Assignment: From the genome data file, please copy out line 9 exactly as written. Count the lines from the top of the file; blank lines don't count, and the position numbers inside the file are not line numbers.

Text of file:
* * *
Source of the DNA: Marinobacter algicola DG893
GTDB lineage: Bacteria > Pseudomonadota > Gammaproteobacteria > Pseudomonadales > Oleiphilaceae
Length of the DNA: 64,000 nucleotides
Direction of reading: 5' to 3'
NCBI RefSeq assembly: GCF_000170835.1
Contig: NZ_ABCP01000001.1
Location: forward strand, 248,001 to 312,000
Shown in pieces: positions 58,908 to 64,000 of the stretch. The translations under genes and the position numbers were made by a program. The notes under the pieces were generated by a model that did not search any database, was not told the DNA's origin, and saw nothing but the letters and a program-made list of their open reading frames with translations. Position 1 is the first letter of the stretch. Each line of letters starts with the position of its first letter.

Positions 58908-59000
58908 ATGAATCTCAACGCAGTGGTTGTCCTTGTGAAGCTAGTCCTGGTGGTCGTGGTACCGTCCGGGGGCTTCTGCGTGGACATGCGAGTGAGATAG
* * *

Positions 58908-59000